It’s hardly unusual for a college cross country runner to compete in a marathon. But what made Jarrett Felix’ first marathon different was that he did it while sitting in a classroom.
It was less about Prefontaine and more about pre-calc.
Felix, a two-year co-captain on the Muhlenberg cross country team and a member of the track and field team, “ran” in the William Lowell Putnam Mathematical Competition in December. Administered by the Mathematical Association of America every year since 1938, the Putnam is a 12-question, six-hour test generally considered to be the most difficult math exam in the world.
And when the results came in a couple of weeks ago, Felix got some good news: Out of about 4,000 undergrads who took the test in the United States and Canada, he finished in the top third.
“It was a little intimidating because the median score is zero,” he said. (For those not as mathematically inclined, that means that more than half the people who take the test fail to score any points.) “I just wanted to do a little better, and I got a double-digit score.”
The whole process started with Dr. Daniel File, a visiting assistant professor of mathematics, who had taken the Putnam exam as an undergraduate at Ohio State. It had been a while since anyone at Muhlenberg had taken it, so File asked his colleagues for names of people who might be willing to try. Felix, a double major in mathematics and economics, was recommended.
Felix has competed in many races as a Mule, but his only previous foray into competitive mathematics had been with the LVAIC math team – a group of students who compete against other schools in the Lehigh Valley once each fall – the last two years. He did some practice sessions with File, and on “race day,” he sat alone in a classroom in Trumbower Hall for three hours, then took a lunch break before returning for three more hours.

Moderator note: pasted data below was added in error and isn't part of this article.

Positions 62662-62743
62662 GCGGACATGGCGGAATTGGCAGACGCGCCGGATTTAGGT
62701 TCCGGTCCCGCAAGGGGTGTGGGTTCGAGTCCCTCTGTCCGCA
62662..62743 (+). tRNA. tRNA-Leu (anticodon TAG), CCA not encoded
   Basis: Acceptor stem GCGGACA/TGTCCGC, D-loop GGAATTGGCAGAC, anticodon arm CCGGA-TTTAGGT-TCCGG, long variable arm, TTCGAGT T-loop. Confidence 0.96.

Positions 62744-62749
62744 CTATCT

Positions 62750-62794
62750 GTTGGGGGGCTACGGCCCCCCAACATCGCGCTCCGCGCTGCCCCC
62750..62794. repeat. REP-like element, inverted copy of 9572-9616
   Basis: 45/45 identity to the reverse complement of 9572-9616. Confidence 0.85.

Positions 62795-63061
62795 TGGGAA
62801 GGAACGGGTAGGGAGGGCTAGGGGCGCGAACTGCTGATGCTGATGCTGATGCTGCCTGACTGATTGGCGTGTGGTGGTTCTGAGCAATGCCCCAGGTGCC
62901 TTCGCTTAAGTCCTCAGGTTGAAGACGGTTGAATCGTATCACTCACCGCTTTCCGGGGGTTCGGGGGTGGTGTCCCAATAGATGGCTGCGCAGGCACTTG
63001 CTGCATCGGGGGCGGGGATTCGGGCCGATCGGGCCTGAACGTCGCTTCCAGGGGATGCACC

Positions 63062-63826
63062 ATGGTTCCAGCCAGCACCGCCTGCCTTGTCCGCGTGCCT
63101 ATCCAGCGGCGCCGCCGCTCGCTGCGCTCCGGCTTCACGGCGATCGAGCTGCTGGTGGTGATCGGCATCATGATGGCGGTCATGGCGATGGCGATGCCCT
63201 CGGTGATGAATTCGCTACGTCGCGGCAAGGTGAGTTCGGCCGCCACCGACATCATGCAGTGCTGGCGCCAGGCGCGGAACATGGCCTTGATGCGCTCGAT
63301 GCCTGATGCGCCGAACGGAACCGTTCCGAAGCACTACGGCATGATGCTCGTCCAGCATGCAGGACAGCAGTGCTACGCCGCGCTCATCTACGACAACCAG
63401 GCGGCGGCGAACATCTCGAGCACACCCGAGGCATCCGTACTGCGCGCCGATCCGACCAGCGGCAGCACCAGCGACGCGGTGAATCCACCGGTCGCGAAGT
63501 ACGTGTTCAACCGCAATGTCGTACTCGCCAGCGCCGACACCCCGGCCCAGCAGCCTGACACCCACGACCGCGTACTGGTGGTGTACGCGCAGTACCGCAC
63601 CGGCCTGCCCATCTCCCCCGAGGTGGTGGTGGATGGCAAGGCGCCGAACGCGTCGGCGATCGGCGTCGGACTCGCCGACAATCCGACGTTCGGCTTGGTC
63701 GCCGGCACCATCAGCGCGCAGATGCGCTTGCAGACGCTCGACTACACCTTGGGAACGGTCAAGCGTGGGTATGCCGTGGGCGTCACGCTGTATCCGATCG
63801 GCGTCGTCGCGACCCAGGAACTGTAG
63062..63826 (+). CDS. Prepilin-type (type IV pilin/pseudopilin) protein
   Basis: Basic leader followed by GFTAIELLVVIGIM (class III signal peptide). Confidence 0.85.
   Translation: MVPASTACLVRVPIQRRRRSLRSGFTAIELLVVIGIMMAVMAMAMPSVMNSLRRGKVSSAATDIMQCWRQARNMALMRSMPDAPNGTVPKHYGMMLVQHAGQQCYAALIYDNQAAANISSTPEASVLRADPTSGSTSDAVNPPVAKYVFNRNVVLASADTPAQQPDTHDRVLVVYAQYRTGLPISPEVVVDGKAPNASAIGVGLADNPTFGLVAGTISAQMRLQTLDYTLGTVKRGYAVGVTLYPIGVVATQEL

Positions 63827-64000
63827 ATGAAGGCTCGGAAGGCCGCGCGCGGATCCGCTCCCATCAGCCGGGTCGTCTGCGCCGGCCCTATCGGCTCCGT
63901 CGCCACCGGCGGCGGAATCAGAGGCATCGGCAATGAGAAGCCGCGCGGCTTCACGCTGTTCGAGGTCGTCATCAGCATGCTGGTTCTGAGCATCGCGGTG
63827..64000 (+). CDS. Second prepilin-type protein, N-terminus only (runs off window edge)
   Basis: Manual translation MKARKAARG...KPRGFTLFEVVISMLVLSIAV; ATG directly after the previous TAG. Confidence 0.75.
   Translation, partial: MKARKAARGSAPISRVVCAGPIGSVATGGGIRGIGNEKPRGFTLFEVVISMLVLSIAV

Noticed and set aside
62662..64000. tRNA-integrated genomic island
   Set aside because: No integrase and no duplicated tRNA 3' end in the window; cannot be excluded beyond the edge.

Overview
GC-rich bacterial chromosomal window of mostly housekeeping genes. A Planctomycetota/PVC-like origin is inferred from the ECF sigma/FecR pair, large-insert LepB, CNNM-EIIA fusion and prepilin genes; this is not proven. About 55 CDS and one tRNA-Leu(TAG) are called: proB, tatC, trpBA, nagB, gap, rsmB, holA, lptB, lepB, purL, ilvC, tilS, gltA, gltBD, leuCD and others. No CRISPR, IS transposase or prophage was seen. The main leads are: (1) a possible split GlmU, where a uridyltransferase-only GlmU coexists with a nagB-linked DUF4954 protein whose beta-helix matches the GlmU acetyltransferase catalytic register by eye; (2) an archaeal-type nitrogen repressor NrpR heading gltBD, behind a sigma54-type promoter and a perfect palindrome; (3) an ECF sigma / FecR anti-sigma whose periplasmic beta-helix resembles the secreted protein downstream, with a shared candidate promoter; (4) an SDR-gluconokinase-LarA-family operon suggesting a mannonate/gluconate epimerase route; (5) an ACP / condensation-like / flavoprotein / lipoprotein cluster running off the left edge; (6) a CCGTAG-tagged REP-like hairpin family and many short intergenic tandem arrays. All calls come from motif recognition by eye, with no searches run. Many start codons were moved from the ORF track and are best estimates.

“It’s not a specific type of math on the test – it’s problem-solving questions where you have to use the skills you’ve developed,” he said. “There was some probability, one of my better areas, some set theory, some really complicated uses of calculus.”
The test is divided into two sections, A and B, with six questions apiece. The first question in each is usually the “easiest,” and they get increasingly more difficult after that. There are some questions that no one gets full credit on (each question is worth 10 points, with 10 for a complete solution and one for the beginning of a solution).
“I really focused on A1 and B1, and pretty much spent as much time as I wanted on those to write out the answers as best as I could,” said Felix, an eight-time (soon to be nine-time) member of the Centennial Conference Academic Honor Roll and Phi Beta Kappa inductee. “After that I just picked out ones I thought I might be able to solve. I read all the questions at least to see if I could work them out.”
“It was a cool experience,” he said. “I wish I had gotten started a little earlier, because the more I was practicing and the more different types of things I saw, the more confident I got. I really liked it – it was unlike anything I’ve done in the classroom. After taking the actual test, I was mentally exhausted.
“Now that I’ve done this, hopefully others in the department will take the test in the future.”
For more information on the Putnam Competition, please visit this site: http://math.scu.edu/putnam/index.html